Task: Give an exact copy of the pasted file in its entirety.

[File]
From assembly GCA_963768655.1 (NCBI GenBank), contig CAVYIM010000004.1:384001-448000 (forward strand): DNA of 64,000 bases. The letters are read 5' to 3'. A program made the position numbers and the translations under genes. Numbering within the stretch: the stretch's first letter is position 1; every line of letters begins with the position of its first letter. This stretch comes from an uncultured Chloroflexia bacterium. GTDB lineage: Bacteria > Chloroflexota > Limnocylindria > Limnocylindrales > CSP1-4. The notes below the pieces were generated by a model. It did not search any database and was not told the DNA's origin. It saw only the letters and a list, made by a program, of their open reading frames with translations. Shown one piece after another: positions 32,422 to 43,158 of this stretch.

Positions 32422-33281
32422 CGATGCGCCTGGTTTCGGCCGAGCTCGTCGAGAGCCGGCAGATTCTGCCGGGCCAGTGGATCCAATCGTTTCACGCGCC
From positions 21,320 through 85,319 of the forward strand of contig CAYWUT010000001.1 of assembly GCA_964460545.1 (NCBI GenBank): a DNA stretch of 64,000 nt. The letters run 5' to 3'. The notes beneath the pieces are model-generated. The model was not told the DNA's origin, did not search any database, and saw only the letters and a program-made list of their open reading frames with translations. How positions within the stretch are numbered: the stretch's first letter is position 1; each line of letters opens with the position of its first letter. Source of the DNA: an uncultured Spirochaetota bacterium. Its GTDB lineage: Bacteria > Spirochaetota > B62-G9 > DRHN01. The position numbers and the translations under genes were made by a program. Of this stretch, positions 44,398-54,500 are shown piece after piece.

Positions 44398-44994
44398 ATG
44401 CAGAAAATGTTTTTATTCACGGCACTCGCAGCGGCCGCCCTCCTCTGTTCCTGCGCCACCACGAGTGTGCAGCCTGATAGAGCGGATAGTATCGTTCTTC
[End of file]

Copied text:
From assembly GCA_963768655.1 (NCBI GenBank), contig CAVYIM010000004.1:384001-448000 (forward strand): DNA of 64,000 bases. The letters are read 5' to 3'. A program made the position numbers and the translations under genes. Numbering within the stretch: the stretch's first letter is position 1; every line of letters begins with the position of its first letter. This stretch comes from an uncultured Chloroflexia bacterium. GTDB lineage: Bacteria > Chloroflexota > Limnocylindria > Limnocylindrales > CSP1-4. The notes below the pieces were generated by a model. It did not search any database and was not told the DNA's origin. It saw only the letters and a list, made by a program, of their open reading frames with translations. Shown one piece after another: positions 32,422 to 43,158 of this stretch.

Positions 32422-33281
32422 CGATGCGCCTGGTTTCGGCCGAGCTCGTCGAGAGCCGGCAGATTCTGCCGGGCCAGTGGATCCAATCGTTTCACGCGCC
From positions 21,320 through 85,319 of the forward strand of contig CAYWUT010000001.1 of assembly GCA_964460545.1 (NCBI GenBank): a DNA stretch of 64,000 nt. The letters run 5' to 3'. The notes beneath the pieces are model-generated. The model was not told the DNA's origin, did not search any database, and saw only the letters and a program-made list of their open reading frames with translations. How positions within the stretch are numbered: the stretch's first letter is position 1; each line of letters opens with the position of its first letter. Source of the DNA: an uncultured Spirochaetota bacterium. Its GTDB lineage: Bacteria > Spirochaetota > B62-G9 > DRHN01. The position numbers and the translations under genes were made by a program. Of this stretch, positions 44,398-54,500 are shown piece after piece.

Positions 44398-44994
44398 ATG
44401 CAGAAAATGTTTTTATTCACGGCACTCGCAGCGGCCGCCCTCCTCTGTTCCTGCGCCACCACGAGTGTGCAGCCTGATAGAGCGGATAGTATCGTTCTTC